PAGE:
The name Interval Research may not mean anything to you. Don't worry, it didn't mean much to most people until Friday afternoon, as it's been defunct for 10 years. IR was started by Microsoft co-founder Paul Allen and David Liddle, the man responsible for developing the Xerox Star computer system in the early '90s. Founded in 1992, it focused on the Internet and consumer technology applications. Though the company was dissolved in April of 2000, it has filed suit against no more than 11 major tech companies, including Google, Yahoo! and Apple.
The suit, filed Friday in Western District of Washington, accuses AOL, Apple, eBay, Facebook, Google, Netflix, Office Depot, OfficeMax, Staples, Yahoo, and YouTube of violating Interval Research Patents relating to multimedia, databases and screen activity.
The specific patents covered by the lawsuit are listed below:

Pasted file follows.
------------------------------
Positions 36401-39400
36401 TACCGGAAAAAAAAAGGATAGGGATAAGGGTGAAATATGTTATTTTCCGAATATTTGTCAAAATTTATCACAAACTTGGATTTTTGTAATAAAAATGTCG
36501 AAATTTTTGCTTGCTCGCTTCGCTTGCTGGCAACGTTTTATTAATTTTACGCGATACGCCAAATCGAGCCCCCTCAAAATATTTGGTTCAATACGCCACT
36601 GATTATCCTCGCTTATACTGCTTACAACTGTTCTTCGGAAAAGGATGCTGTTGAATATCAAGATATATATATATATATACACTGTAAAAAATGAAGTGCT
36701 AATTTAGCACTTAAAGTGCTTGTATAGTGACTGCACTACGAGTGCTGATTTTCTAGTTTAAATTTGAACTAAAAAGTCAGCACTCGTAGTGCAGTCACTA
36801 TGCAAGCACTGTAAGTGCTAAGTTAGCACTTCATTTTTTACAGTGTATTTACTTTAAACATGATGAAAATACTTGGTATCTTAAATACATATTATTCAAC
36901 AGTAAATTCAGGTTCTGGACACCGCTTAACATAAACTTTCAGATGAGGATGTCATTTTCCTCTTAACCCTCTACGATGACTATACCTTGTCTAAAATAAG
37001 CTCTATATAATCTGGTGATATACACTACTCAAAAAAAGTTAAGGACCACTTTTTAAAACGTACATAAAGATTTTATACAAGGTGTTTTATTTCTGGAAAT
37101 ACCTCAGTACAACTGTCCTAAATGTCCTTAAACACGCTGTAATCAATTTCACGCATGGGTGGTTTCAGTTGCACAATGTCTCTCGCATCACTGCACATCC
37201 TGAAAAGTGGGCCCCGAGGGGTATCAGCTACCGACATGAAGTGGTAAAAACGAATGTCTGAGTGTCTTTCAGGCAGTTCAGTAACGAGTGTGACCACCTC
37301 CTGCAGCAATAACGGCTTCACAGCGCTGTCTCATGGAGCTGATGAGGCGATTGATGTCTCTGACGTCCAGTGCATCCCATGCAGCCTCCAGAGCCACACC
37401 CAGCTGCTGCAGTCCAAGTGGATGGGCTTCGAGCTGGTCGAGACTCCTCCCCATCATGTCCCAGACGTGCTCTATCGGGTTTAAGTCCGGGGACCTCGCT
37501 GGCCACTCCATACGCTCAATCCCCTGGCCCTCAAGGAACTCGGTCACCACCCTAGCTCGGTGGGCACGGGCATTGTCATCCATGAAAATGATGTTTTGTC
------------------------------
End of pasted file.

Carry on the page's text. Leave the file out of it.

-- U.S. Patent No. 6,263,507, for "Browser for Use in Navigating a Body of Information, With Particular Application to Browsing Information Represented By Audiovisual Data."
-- U.S. Patent No. 6,034,652, for "Attention Manager for Occupying the Peripheral Attention of a Person in the Vicinity of a Display Device."
-- U.S. Patent No. 6,788,314, for "Attention Manager for Occupying the Peripheral Attention of a Person in the Vicinity of a Display Device."
-- U.S. Patent No. 6,757,682, for "Alerting Users to Items of Current Interest."
IDG reports that a representative for Google has criticized the suit, declaring, "Innovation not litigation."
"This lawsuit against some of America's most innovative companies reflects an unfortunate trend of people trying to compete in the courtroom instead of the marketplace. Innovation -- not litigation -- is the way to bring to market the kinds of products and services that benefit millions of people around the world," a spokesperson for the search giant said.